One of the other recommendations contained in the Ombudsman's report was that the council should carry out a review of its planning enforcement policy. Let's remember that that recommendation was made in July.
Nothing at all happened for a long while, until recently when there has been a strange game of bureaucratic pass the parcel, all of which has had the unfortunate and no doubt unintended consequence of slowing matters down even further.
The game began in November when the Planning Department asked the Environmental and Public Protection Scrutiny Committee to undertake an "urgent" review of planning enforcement policy.
The council has five scrutiny committees, and it turns out that the Planning Department sent the request to the wrong committee because responsibility for planning matters comes under the Community Scrutiny Committee.
The Environmental and Public Protection duly deliberated and resolved to forward the matter to the Community Committee, which duly acknowledged the referral at its most recent meeting on 3 December. Minutes of that meeting are not yet available, but the likelihood would seem to be that the urgent review will have to take its place in the queue behind other matters in the committee's pipeline.
Odd, wasn't it, that the Planning Department did not know which committee was responsible for scrutinising it? Surely the council isn't dragging its feet?
On 16 October this year BBC Wales broadcast a documentary on the planning enforcement case involving Mrs Trisha Breckman.
The case was the subject of an exhaustive investigation by the Public Services Ombudsman who delivered his report to Carmarthenshire Council in early July. The Ombudsman asked the council's officers to distribute copies of the report to councillors within three months. That did not happen, and the council, in the shape of its senior officers, asked the Ombudsman for a two week extension.
The broadcast went out at about the time the two week extension lapsed, and councillors still had not received copies of the report.
Peter Hughes Griffiths (Plaid), the leader of the opposition on the council, responded to the broadcast with a statement as follows:
"Despite the Ombudsman's report being published at the start of July, Councillors have yet to be provided with either a copy of the report or an opportunity to discuss the findings openly in the council chamber. This lack of discussion is a direct contravention of the Ombudsman's recommendation.
What is clear from the Ombudsman's comments is that the authority lost all objectivity in the case and subsequently failed Carmarthenshire residents.
The leadership of this authority must do better and never allow such an injustice to happen again. I expect the Leader of the Council to present the Ombudsman's full report at the next meeting of the Council."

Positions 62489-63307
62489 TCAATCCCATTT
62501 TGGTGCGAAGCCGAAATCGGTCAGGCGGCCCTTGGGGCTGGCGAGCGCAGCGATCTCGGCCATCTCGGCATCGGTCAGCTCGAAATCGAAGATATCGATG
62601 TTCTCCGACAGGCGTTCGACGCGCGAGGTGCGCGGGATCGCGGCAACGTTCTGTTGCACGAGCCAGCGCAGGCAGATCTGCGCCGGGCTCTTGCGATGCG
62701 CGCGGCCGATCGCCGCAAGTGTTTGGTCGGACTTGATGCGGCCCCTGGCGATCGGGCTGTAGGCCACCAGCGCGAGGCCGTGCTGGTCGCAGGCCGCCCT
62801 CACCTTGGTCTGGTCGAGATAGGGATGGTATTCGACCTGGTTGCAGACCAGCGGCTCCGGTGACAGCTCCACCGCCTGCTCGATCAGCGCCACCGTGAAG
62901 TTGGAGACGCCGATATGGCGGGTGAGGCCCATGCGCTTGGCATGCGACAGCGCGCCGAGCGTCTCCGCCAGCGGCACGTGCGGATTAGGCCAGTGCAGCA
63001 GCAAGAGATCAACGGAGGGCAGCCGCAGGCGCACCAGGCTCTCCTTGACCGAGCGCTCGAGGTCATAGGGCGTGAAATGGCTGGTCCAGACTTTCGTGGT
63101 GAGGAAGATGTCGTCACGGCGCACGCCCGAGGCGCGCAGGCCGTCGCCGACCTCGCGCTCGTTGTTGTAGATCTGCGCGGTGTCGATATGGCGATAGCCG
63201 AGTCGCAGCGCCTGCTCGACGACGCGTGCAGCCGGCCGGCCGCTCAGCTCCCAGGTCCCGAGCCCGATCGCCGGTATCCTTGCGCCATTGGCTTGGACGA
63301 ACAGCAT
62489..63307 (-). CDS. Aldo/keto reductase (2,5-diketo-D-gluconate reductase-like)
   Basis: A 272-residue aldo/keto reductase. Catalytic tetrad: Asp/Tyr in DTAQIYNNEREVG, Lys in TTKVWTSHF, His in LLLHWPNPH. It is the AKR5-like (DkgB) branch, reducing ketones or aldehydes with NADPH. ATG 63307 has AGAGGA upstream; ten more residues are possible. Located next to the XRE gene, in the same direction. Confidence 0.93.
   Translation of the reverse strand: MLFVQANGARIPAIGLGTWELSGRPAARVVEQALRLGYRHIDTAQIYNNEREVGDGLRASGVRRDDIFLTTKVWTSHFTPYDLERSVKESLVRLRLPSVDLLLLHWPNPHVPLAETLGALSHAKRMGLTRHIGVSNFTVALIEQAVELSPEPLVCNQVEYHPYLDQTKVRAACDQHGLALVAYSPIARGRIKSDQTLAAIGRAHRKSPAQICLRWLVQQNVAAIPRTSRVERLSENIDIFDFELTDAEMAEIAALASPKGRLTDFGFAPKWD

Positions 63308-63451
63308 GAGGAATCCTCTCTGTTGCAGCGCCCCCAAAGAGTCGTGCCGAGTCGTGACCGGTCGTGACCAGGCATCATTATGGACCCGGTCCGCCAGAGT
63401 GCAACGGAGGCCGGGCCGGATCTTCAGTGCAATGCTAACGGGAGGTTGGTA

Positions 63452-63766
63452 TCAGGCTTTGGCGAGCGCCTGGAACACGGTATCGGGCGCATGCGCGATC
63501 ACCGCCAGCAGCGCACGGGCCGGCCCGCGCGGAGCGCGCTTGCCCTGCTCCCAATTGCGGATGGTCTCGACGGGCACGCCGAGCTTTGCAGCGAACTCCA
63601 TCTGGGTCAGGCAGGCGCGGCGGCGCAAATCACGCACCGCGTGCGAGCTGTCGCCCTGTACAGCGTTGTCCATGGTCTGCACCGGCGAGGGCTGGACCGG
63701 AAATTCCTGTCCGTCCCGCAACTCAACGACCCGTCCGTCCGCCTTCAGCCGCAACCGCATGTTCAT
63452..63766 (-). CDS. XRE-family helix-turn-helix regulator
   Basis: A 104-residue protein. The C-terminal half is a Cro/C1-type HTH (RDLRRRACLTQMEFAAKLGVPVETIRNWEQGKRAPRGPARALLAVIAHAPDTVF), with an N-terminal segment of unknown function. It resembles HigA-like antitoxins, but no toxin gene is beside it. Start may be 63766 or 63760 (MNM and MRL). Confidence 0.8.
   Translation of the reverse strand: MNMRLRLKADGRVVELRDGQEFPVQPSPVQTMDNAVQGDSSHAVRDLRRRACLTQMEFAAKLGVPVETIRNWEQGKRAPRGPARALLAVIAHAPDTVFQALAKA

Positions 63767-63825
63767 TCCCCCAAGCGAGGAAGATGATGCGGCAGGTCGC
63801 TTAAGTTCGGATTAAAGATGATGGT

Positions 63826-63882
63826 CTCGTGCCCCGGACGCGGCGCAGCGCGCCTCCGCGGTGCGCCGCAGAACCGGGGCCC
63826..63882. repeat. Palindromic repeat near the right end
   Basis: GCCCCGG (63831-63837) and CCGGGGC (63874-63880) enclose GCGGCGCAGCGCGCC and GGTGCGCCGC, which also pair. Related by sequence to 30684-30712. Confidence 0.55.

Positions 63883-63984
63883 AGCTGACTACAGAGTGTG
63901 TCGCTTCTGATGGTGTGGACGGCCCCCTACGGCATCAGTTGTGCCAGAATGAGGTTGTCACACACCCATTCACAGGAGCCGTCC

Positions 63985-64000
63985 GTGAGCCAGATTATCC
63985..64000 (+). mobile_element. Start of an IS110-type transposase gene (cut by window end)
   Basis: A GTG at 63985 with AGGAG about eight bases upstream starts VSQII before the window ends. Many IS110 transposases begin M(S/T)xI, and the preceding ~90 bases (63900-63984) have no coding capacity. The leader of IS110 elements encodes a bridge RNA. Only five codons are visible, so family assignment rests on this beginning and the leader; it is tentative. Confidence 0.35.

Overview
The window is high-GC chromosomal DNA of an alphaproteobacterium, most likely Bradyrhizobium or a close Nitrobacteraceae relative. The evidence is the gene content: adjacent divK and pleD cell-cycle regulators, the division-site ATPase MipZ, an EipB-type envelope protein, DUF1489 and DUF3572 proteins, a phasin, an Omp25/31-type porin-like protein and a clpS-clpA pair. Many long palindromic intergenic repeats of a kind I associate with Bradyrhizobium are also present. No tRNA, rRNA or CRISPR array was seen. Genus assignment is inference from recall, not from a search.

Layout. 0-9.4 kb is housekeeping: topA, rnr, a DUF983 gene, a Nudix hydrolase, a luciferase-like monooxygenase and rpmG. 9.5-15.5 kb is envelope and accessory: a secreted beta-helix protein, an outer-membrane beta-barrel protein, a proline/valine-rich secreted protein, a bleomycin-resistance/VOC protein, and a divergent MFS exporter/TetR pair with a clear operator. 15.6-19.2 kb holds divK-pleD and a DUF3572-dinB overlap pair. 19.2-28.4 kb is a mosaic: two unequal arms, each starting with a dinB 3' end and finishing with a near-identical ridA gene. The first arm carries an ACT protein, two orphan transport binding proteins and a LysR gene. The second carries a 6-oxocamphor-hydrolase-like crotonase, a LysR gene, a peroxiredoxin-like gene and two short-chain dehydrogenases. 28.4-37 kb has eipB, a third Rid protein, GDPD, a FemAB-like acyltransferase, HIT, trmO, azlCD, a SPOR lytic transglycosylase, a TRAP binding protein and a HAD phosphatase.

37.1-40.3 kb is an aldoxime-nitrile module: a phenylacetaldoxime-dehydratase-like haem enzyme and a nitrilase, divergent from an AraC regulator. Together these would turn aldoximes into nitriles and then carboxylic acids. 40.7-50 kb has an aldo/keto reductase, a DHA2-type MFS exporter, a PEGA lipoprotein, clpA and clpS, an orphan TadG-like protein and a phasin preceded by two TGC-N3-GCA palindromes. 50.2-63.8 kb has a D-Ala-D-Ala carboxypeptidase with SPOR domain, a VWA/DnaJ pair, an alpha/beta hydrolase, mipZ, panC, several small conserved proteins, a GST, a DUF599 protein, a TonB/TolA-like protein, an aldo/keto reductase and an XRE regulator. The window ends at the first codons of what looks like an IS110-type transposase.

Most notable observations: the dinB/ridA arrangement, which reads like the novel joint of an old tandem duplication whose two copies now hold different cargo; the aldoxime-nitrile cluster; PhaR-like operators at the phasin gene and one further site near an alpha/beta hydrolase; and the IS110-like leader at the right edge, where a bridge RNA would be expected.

Two months have passed since that statement, and the report has still not been presented to councillors. There were suggestions at one point that the report might instead be discussed at a meeting of the Executive Board. That has not happened either.
Calls for a public inquiry into the planning department were subsequently also rejected by the Welsh Government.
One of the Ombudsman's criticisms concerned the council's policy on persistent complainants, and it is perhaps for that reason that the Executive Board will tomorrow discuss an amended policy which is now called "Policy on Unacceptable Actions by Complainants".
The policy is a very one-sided affair indeed. The council and its officers will decide what is unacceptable.
The legal brains behind the document have a stab at defining "unacceptable", but do what weak and lazy lawyers always do in such situations: they throw in that little catch-all "includes but is not limited to" . The document is spattered with this phrase.
Of course council staff and councillors should not be subjected to violence or threatening behaviour, but the council gives itself enormous latitude in determining what constitutes abusive behaviour. Making what a council officer in his or her opinion considers to be an unsubstantiated allegation counts as abusive behaviour, we are told.
Not only is the drafting lazy, but it is also badly written and drafted. Take the following sentence:
"We will also consider any combination of these elements or any other behaviour which the Authority considers amounts to inappropriate conduct, to a single member of staff or to a group of different staff."
It is not clear what "these elements" are to begin with, and the wording is so opaque that it could mean whatever you (or rather, the council) decide it means at the time.
Stand by for many more members of the public being told that their behaviour is [but not necessarily limited to] inappropriate, offensive, abusive or unacceptable, depending on the mood of the person they are talking to at the time.
If you would like the Welsh Government to establish a public inquiry into the Breckman case, please feel free to sign this petition.